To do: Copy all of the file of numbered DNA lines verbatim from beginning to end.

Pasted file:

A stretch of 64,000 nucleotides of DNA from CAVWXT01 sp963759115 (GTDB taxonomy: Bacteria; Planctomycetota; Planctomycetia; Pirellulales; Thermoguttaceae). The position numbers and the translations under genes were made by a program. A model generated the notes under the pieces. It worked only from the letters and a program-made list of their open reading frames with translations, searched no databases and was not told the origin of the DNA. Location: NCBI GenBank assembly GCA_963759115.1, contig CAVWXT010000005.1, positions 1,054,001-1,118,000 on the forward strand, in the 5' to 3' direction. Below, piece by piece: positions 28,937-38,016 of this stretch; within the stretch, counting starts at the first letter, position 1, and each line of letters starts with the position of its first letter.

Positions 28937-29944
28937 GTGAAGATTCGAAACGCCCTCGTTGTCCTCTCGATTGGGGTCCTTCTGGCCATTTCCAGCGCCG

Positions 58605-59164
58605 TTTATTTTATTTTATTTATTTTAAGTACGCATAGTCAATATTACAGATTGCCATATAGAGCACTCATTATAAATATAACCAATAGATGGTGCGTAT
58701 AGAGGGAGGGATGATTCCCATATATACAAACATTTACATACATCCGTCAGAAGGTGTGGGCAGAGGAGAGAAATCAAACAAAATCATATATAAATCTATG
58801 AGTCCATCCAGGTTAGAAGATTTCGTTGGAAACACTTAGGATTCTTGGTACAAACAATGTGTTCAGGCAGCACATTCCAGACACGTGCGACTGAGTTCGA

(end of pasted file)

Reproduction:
A stretch of 64,000 nucleotides of DNA from CAVWXT01 sp963759115 (GTDB taxonomy: Bacteria; Planctomycetota; Planctomycetia; Pirellulales; Thermoguttaceae). The position numbers and the translations under genes were made by a program. A model generated the notes under the pieces. It worked only from the letters and a program-made list of their open reading frames with translations, searched no databases and was not told the origin of the DNA. Location: NCBI GenBank assembly GCA_963759115.1, contig CAVWXT010000005.1, positions 1,054,001-1,118,000 on the forward strand, in the 5' to 3' direction. Below, piece by piece: positions 28,937-38,016 of this stretch; within the stretch, counting starts at the first letter, position 1, and each line of letters starts with the position of its first letter.

Positions 28937-29944
28937 GTGAAGATTCGAAACGCCCTCGTTGTCCTCTCGATTGGGGTCCTTCTGGCCATTTCCAGCGCCG

Positions 58605-59164
58605 TTTATTTTATTTTATTTATTTTAAGTACGCATAGTCAATATTACAGATTGCCATATAGAGCACTCATTATAAATATAACCAATAGATGGTGCGTAT
58701 AGAGGGAGGGATGATTCCCATATATACAAACATTTACATACATCCGTCAGAAGGTGTGGGCAGAGGAGAGAAATCAAACAAAATCATATATAAATCTATG
58801 AGTCCATCCAGGTTAGAAGATTTCGTTGGAAACACTTAGGATTCTTGGTACAAACAATGTGTTCAGGCAGCACATTCCAGACACGTGCGACTGAGTTCGA